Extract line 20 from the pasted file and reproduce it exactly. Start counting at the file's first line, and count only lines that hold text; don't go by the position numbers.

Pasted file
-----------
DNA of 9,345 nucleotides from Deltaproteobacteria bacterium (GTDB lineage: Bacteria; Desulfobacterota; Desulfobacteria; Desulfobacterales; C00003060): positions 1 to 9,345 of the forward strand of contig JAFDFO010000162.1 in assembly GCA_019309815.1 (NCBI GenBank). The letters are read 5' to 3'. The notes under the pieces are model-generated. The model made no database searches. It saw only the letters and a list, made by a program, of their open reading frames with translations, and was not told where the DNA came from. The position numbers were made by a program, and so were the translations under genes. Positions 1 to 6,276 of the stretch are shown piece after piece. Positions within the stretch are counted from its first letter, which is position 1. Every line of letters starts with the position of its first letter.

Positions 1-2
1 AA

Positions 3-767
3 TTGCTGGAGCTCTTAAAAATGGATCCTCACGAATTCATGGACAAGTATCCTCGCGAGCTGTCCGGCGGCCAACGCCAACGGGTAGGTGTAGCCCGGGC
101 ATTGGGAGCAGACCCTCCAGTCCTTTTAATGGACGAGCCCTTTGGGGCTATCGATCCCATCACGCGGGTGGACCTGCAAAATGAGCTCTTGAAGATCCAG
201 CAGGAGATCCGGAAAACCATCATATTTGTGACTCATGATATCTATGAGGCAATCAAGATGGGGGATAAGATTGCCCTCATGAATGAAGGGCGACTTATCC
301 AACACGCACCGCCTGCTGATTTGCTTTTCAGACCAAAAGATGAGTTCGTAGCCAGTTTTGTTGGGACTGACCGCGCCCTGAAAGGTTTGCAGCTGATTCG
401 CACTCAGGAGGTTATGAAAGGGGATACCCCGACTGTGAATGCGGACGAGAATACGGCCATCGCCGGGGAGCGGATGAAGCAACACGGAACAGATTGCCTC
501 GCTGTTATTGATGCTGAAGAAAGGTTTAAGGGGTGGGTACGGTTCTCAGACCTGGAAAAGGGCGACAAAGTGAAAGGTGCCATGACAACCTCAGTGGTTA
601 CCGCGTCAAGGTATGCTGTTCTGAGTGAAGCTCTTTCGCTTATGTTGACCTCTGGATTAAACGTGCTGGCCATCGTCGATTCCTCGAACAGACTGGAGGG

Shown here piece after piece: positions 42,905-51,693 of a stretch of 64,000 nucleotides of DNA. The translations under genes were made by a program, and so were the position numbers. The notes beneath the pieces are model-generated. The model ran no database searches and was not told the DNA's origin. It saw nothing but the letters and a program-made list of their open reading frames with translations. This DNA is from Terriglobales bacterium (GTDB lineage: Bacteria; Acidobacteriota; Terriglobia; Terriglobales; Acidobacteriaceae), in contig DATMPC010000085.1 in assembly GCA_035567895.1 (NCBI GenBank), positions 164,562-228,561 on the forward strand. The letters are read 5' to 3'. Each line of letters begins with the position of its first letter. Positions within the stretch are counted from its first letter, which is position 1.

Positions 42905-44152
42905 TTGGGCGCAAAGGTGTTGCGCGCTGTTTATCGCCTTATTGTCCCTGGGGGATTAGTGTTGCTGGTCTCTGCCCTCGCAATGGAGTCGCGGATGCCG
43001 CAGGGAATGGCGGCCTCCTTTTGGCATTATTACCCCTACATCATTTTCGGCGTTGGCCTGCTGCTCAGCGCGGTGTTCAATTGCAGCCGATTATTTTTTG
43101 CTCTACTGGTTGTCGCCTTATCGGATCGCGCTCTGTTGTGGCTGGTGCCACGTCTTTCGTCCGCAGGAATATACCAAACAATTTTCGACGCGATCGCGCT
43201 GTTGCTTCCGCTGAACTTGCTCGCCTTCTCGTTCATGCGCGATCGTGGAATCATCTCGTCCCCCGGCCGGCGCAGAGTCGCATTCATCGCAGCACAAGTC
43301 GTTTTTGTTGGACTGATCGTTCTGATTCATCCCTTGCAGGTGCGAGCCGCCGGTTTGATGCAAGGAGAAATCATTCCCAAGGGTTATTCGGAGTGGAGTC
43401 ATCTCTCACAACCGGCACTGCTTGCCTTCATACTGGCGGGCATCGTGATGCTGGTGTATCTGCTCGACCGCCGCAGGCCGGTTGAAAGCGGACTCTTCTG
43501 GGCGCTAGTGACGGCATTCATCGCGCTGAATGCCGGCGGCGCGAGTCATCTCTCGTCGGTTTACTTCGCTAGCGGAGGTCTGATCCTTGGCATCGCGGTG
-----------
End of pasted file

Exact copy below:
43501 GGCGCTAGTGACGGCATTCATCGCGCTGAATGCCGGCGGCGCGAGTCATCTCTCGTCGGTTTACTTCGCTAGCGGAGGTCTGATCCTTGGCATCGCGGTG